Educating Betty

“Since I’ve read that book, my relationship with Barkey has changed. I think he’s looking at me more intently.” She was speaking of Garth Stein’s The Art Of Racing In The Rain, which is like Zen And The Art of Motorcycle Maintenance, only from a dog’s point of view. The dog’s name is Enzo, and he is uncannily perceptive (a trait we all wish came ingrained in husbands). Enzo lives with Denny, Eve and their daughter Zoe.

Denny is a race car driver, a profession that Enzo greatly admires since he has learned so much about it from his master. (As you can see, he’s no ordinary dog.) Enzo also knows a secret about Eve and her evil headaches; he can smell the cancer that lives in her head. It’s mushroomy and musty. He wishes he had a way to let them know about her illness, but he can’t talk, which is a constant source of frustration to him (as is the fact that he has no thumbs). More importantly, Enzo believes deeply in reincarnation and is set on coming back as a human. We see him prepare for this hoped for eventuality and hear his astute observations about the human race. Would that we were all so smart.

I finished the book this morning and notice that I, too, am looking at dog Betty differently. I realize that I have made a lot of assumptions that may be wrong. Take the Cooking Channel, for instance. Perhaps I have jumped to wild conclusions that Betty likes watching Cupcake Wars, The Barefoot Contessa and Diners, Drive-ins and Dives, when maybe she’d rather be watching Downton Abbey reruns. Perhaps everything I think she enjoys is just all one big projection.

Enzo watches a lot of TV…all the CSI, NCIS, all the lawyer shows, race car videos, educational TV, which is why he knows so much and will come back as a smart human. What am I doing for Betty? Preparing her to come back as a humanoid who eats voluminous amounts of food? Or maybe a chef? Or even just a great cook? The latter isn’t a bad thing, it’s just that I’m limiting her options.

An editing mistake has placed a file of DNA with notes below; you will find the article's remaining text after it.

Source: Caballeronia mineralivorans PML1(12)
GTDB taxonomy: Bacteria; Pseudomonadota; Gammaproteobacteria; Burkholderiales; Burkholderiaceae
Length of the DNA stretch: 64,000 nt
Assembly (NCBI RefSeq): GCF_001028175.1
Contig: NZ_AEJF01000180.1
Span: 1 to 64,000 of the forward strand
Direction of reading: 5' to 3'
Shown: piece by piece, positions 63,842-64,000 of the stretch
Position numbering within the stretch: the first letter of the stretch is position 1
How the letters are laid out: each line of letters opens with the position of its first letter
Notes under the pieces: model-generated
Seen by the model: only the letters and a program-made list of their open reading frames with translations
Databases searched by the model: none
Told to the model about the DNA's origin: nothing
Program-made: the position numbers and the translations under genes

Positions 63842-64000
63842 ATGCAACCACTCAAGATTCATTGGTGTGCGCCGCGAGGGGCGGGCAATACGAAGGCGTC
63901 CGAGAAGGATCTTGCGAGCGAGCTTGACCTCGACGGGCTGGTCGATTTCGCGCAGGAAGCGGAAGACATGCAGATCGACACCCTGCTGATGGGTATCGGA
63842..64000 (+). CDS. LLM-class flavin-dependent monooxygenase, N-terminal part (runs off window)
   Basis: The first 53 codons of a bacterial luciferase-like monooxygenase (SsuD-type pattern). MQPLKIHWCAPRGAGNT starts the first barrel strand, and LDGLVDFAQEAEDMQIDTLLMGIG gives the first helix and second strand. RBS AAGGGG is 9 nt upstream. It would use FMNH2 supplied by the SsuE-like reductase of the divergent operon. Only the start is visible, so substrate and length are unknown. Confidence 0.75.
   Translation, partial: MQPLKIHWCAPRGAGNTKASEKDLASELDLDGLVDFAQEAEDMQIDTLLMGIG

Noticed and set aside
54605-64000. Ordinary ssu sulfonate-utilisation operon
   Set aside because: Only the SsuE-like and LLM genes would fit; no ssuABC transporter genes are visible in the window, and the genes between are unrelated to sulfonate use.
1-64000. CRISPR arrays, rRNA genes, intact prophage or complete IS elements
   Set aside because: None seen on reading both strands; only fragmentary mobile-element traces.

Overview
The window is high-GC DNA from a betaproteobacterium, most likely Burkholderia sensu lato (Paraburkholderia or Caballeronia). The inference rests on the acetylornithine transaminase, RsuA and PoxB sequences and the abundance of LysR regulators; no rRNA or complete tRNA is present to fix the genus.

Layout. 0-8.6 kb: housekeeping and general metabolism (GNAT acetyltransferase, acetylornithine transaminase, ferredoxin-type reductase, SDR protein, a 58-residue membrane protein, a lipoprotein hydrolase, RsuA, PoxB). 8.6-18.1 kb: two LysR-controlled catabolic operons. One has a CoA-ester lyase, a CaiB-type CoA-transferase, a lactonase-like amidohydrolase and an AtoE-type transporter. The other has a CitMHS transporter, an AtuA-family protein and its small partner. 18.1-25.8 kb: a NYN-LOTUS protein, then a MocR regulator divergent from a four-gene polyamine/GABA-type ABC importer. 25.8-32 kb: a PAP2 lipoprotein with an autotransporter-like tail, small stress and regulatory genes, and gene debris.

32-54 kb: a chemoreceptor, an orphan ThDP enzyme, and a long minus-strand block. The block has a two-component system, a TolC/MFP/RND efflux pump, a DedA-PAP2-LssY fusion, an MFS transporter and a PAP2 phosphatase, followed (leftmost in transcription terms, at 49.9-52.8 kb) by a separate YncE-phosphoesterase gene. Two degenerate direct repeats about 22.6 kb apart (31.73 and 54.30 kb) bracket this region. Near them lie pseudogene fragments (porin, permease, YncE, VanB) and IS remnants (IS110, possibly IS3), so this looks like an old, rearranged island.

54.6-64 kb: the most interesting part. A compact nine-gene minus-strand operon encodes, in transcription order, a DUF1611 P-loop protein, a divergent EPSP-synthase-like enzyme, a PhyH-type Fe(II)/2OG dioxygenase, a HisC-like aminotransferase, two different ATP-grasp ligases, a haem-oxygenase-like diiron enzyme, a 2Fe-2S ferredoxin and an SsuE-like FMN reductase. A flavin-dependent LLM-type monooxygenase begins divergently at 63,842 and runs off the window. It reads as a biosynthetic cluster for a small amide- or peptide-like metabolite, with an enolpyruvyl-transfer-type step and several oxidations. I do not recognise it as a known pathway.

Tonight things are going to change around here. I’m sure she knows everything there is to know about cupcakes. We’ll try a Spanish channel for awhile, maybe subscribe to the French channel so she can converse with the husband; hit the history channel a few nights so she can see the Normandy invasion; throw in a little Shakespeare, “My Kingdom for a horse,” and all that; The Good Wife so she can familiarize herself with court procedures; Duck Dynasty for taxidermy etc.

Betty, we are duty bound to see that you are more well rounded, and you can’t get that way by just watching the cooking channel…or can you?

One comment

  1. Robin Sommerstein says:

    We are all guilty of anthropomorphism! Sounds like this book perpetuates the act.

    The dog behaviorist told me when my dog barks and I guide him for a timeout in the bathroom and tell him, “No barking”, he does not understand why he gets a 5 minute timeout. He stops barking but doesn’t relate it to what made him bark in the first place.
    I believe the Super Nanny uses this behavior modification on toddlers. Anyway, the behaviorist advised me that discipline does not work at all on dogs and neither does loud talking, e.g. “No, stop that barking”.

    Heathcliff watched a youtube dog walker trying to handle his lurching and barking pooch. He sat on my lap and was memorized by the video. I’d like to think he learned something, but fawgeddaboudit.

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